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Album Review: Gathering Mercury
Colin Hay
Cover image of the album Gathering Mercury by Colin Hay
Gathering Mercury
Colin Hay
2011 / Lazy Eye Music
55 minutes
Review by Michael Debbage
For many of you the name Colin Hay may not ring any bells but the voice certainly will. A founding member of the popular 80’s band Men At Work, Hay also composed several smash hits, the three most famous being “Overkill”, “Down Under” and “Who Can It Be Now?” Though Men At Work have not recorded any new studio recordings since 1986, Colin Hay has been very busy making his own music with over ten solo recordings to his name. His most recent creation Gathering Mercury continues in the singer-songwriter mold that has made his solo career credible and memorable.

While Men At Work was always an enthusiastic and upbeat band, for the most part Hay’s solo profile has utilized a more retrospective approach. After two viable commercial efforts that attempted to carry on the Men At Work flag in the form of Looking For Jack and Wayfaring Sons, Hay founded his own recording label Lazy Eye Records and released the more stripped down Topanga in the early 90’s. Featuring the brilliant “I Haven’t Seen You In A Long Time”, Hay began his transformation from a singer in a band to one of music’s most overlooked storytellers. Other comparable outstanding results can be discovered on his compositions “My Brilliant Feat”, “Beautiful World”, “Waiting For My Real Life To Begin” and “No Time” just to name a few.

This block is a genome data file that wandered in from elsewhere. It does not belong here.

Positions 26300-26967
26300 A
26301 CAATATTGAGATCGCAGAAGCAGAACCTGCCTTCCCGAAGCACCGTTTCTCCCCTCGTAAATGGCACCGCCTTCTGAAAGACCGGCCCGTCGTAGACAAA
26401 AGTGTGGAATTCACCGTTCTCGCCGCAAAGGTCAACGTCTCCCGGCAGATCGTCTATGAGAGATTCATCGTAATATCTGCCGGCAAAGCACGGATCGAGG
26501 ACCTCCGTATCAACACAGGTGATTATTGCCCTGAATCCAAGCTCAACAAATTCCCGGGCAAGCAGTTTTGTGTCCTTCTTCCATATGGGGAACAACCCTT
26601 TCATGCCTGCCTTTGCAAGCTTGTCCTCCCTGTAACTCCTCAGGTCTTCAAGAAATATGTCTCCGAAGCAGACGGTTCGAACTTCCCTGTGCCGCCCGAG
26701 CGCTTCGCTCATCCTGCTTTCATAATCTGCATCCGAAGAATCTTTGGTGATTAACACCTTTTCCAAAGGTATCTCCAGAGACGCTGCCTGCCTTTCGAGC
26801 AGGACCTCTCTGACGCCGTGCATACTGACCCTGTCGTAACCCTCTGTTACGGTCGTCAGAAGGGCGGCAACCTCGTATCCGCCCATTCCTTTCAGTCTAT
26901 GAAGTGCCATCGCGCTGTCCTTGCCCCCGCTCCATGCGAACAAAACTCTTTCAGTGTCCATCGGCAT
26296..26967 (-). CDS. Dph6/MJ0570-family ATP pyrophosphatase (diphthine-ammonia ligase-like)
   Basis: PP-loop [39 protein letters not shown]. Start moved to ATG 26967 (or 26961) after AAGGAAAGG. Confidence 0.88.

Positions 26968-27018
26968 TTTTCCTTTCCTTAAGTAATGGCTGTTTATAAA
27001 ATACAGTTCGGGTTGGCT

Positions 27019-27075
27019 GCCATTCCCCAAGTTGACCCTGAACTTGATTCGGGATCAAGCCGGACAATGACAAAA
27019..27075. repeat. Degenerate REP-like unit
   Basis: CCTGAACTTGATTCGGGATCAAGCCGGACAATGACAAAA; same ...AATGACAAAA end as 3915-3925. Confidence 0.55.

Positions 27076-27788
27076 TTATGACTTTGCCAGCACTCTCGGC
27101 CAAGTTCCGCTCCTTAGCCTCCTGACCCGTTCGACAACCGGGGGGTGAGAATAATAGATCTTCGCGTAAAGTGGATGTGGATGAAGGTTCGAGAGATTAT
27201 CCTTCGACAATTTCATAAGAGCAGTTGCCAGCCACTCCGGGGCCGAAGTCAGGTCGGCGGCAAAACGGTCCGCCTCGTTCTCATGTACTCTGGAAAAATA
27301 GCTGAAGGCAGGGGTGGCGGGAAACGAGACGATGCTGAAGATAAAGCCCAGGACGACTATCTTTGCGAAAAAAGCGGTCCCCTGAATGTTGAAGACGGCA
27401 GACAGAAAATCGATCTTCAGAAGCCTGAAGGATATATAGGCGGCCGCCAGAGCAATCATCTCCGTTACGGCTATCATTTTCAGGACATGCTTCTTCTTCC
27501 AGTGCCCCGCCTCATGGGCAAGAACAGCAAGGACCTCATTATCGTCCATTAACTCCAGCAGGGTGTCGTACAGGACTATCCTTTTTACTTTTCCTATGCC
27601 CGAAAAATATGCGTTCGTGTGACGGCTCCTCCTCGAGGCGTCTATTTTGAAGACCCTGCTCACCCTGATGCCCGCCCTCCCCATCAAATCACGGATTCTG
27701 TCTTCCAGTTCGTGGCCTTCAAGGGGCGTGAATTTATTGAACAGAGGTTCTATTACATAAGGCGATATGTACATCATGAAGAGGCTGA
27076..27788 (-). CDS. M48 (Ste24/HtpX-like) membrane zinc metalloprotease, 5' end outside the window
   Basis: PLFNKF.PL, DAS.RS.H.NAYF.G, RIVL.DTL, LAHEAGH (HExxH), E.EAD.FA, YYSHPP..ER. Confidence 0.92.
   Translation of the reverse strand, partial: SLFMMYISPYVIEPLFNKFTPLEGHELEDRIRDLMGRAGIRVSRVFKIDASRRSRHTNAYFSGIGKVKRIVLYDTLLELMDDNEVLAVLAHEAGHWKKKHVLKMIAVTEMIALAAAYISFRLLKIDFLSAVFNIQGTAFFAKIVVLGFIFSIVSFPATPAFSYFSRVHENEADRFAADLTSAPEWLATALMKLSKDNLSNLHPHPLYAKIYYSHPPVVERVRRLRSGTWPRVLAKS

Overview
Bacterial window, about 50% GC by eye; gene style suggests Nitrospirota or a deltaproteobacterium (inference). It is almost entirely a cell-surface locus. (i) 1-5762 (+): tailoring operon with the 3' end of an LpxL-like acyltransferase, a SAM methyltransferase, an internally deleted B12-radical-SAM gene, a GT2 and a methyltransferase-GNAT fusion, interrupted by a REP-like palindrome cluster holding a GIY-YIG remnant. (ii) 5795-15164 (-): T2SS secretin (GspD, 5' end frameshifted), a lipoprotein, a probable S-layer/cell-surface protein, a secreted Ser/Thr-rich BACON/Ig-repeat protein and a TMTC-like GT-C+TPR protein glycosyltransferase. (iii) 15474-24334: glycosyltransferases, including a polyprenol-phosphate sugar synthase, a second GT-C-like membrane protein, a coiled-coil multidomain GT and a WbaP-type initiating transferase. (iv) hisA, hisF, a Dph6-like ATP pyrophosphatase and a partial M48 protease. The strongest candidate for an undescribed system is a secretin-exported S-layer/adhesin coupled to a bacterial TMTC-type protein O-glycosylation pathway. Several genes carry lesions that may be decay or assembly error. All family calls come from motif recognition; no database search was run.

Hay’s capability as a “narrator” in his lyrical content continues to remain true with his straightforward but sublime opening track of Gathering Mercury courtesy of “Send Somebody”. Similar musical results can be found on the title track as well as the optimistic “Far From Home” that has a terrific off beat reggae undertone to it. For deeper lyrical reflection look for the folksier “Dear Father” as Hay reflects on the recent passing of his father. The folk persuasion is revisited courtesy of Hay’s mandolin performance on “A Simple Song” who then closes out his album with the elegant instrumental “Goodnight Romeo” featuring him on acoustic guitar and harmonium which radiates in its effortlessness.

It remains to be seen whether or not Colin Hay the solo artist will become more fortuitous than Colin Hay the lead singer of Men At Work. But selling records is not the measure of an artist’s success but rather the creative legacy that they may leave behind. That said, the legacy is already impressive with Gathering Mercury being his most complete effort to date since 2002’s Company Of Strangers.
September 9, 2011
More reviews of Colin Hay albums
Cover image of the album Next Year People by Colin Hay
Review by Michael Debbage